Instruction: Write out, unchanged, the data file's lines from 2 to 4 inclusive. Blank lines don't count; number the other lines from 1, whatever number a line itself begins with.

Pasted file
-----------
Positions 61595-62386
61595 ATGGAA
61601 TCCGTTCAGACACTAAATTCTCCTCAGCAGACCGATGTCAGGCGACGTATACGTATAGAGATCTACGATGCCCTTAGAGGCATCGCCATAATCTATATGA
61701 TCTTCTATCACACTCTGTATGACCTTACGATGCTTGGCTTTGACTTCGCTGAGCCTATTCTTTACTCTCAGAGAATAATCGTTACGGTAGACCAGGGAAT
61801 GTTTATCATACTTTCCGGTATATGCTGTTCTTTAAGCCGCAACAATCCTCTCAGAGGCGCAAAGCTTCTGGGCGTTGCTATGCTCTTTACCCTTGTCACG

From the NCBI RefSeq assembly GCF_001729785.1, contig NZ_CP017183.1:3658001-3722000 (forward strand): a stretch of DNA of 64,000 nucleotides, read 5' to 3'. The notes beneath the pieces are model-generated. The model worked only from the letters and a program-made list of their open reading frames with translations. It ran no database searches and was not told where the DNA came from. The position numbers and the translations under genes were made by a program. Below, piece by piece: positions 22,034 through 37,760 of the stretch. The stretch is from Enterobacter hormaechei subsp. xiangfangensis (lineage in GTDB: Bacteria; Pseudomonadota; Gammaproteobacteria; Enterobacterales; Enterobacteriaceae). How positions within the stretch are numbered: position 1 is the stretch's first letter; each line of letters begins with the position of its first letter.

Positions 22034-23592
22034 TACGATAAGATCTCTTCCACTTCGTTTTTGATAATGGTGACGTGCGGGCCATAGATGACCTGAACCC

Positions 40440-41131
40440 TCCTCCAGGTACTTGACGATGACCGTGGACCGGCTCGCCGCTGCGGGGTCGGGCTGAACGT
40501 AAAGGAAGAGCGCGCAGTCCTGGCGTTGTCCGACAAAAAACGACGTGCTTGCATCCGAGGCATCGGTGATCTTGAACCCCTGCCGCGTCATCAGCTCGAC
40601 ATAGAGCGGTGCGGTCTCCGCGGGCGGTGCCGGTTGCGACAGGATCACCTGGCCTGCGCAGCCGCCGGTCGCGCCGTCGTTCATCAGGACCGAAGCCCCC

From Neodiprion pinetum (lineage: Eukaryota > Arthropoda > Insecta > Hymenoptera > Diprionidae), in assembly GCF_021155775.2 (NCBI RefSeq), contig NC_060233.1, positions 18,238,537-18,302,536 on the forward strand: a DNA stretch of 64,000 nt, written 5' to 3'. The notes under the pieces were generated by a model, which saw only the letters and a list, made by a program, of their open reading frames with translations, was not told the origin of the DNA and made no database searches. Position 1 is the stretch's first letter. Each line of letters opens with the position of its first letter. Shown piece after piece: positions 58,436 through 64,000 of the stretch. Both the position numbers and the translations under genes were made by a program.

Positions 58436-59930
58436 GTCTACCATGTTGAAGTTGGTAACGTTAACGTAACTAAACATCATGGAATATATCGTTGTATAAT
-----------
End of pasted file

61595 ATGGAA
61601 TCCGTTCAGACACTAAATTCTCCTCAGCAGACCGATGTCAGGCGACGTATACGTATAGAGATCTACGATGCCCTTAGAGGCATCGCCATAATCTATATGA
61701 TCTTCTATCACACTCTGTATGACCTTACGATGCTTGGCTTTGACTTCGCTGAGCCTATTCTTTACTCTCAGAGAATAATCGTTACGGTAGACCAGGGAAT